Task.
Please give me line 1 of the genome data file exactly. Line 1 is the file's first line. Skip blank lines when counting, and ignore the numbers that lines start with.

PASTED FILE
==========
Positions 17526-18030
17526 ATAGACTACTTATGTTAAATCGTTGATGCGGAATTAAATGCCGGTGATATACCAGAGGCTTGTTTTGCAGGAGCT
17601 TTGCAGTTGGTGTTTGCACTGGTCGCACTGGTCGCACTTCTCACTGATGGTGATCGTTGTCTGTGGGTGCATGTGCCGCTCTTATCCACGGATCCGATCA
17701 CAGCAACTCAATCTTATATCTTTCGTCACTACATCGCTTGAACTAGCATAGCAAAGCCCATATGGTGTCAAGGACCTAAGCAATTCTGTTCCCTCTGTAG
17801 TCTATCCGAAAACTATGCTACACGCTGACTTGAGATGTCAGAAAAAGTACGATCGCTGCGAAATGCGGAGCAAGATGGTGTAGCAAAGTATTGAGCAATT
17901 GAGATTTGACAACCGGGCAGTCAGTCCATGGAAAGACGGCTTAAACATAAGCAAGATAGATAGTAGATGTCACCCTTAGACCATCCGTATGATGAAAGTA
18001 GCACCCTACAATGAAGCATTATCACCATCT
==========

Positions 17526-18030